Support for legislation related to reproductive rights often breaks along party lines in Olympia. So it’s a welcome sign that proposals to make it easier for women to obtain contraceptives is getting bipartisan sponsorship this session.
That’s a pragmatic recognition of the fact that better access to birth control is the best way to avoid unwanted pregnancies — and abortions.
House Bill 2465 and Senate Bill 6369 would require insurers to cover 12 months of contraceptives at a time, at the woman’s request. By picking up a year’s supply of birth control pills in one visit, she’d be able to avoid running out before refilling her prescription. Gaps in taking the pills can lead to unintended pregnancy.
Getting a year’s worth of pills instead of regularly refilling decreases the risk of getting pregnant accidentally by 30 percent. Those women are also 46 percent less likely to have an abortion, according to researchers at the University of California San Francisco. Oregon is the only other state with the one-year requirement.
This legislation makes a lot of sense from a public policy standpoint when such a small tweak can have such a profound benefit — not just to women but to society, which has a stake in reducing unwanted pregnancies.
According to the Brookings Institute, taxpayers spend about $12 billion annually on medical care for women and infants in cases of intended pregnancies. Nearly half of all pregnancies in the United States are unintended. Children conceived unintentionally are more likely to face physical and mental health challenges, to drop out of school and commit crimes as teenagers.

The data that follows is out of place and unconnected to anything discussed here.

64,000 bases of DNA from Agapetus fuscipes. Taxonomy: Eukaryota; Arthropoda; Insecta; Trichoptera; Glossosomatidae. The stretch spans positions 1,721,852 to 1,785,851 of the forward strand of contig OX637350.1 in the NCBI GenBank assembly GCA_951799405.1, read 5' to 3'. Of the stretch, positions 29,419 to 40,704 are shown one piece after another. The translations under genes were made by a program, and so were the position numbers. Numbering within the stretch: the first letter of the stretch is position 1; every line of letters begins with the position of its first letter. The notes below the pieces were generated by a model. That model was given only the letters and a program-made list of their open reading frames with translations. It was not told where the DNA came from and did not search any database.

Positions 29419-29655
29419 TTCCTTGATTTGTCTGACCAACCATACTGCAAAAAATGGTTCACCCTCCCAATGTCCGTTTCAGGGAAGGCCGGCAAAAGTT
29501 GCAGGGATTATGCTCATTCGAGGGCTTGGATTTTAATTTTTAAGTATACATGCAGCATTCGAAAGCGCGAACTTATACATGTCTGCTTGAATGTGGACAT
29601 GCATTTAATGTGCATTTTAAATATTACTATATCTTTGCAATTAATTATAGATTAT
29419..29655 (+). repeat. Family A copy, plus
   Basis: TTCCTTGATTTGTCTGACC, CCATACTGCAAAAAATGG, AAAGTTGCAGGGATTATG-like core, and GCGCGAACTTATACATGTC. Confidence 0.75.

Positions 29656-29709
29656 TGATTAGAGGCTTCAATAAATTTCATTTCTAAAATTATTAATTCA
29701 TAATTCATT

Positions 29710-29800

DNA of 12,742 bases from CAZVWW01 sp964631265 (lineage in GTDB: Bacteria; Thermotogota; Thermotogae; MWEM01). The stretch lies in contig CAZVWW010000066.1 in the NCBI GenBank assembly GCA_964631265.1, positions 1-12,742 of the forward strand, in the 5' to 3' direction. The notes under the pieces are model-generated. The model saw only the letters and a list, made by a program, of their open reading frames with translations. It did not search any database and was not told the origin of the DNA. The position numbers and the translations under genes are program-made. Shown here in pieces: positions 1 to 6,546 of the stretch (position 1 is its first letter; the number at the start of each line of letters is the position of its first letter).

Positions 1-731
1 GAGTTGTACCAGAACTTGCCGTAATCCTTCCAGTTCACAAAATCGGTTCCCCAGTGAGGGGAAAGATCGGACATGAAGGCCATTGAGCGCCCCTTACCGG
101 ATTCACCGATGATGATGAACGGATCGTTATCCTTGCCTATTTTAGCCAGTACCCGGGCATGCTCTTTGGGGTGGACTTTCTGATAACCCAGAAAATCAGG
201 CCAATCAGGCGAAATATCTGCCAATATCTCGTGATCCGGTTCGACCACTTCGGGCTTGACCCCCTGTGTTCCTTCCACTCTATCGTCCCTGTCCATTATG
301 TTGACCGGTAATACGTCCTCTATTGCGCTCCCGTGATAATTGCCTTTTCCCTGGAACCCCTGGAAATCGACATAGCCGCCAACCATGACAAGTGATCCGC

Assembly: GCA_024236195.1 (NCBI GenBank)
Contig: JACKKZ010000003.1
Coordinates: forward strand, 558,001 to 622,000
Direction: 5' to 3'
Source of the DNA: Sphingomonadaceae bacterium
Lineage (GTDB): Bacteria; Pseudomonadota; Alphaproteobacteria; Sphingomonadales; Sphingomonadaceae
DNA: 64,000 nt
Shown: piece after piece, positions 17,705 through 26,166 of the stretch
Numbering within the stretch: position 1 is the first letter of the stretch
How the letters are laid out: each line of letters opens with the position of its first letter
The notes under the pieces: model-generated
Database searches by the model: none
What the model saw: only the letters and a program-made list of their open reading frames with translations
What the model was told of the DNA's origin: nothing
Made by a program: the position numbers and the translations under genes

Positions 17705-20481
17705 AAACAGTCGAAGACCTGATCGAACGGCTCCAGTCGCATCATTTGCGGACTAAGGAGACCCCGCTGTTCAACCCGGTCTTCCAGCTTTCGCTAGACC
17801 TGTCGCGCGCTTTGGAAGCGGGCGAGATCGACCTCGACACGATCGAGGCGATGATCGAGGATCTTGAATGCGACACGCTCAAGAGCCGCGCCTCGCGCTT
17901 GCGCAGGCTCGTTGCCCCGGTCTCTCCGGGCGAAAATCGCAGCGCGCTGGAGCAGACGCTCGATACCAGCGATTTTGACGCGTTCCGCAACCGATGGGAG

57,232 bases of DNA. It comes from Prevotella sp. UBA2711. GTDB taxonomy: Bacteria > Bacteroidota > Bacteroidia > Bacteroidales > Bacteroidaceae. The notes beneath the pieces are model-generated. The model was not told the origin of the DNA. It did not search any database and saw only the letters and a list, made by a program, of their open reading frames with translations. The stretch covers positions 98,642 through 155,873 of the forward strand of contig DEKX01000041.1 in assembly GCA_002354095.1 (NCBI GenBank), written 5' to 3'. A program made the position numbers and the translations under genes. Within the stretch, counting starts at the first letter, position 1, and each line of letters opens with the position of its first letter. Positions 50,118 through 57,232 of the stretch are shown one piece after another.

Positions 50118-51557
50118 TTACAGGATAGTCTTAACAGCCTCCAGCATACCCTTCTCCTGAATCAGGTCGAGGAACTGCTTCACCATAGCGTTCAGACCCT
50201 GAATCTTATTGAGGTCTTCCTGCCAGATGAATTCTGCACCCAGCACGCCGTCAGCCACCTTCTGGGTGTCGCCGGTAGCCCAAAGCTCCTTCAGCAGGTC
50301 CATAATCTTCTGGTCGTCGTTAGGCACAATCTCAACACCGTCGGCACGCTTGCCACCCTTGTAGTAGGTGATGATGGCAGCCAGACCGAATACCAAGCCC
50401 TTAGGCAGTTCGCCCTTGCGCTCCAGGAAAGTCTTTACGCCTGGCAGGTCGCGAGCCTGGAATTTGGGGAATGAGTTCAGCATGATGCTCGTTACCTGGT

Legislators on board from the South Sound include Democratic Sen. Steve Conway of Tacoma, Republican Sen. Joe Fain of Auburn, Democratic Reps. David Sawyer of Lakewood and Christine Kilduff of University Place, and Republican Rep. Michelle Caldier, R-Port Orchard. One of the prime sponsors is Rep. Melanie Stambaugh of Puyallup, a pro-choice Republican.
Stambaugh is also a co-sponsor of House Bill 2681, which would allow women who are at least 18 to get contraceptives directly from specially trained pharmacists instead of having to get a doctor’s prescription. Trouble getting in to see a doctor can mean a delay in starting contraception, which again can lead to unintended pregnancy. Women still would need to see a doctor every three years.
Ideally, birth control would be available over the counter to adults, but this bill — which also has bipartisan support — offers a significant improvement to the status quo. As Stambaugh told The News Tribune’s Melissa Santos, it’s “a step in the right direction” that can build momentum toward the most desired result of over-the-counter access.
Anything that decreases unwanted pregnancies has the side benefit of decreasing the number of abortions. That’s something legislators on both sides of the aisle — or anyone who wants fewer abortions taking place — should support.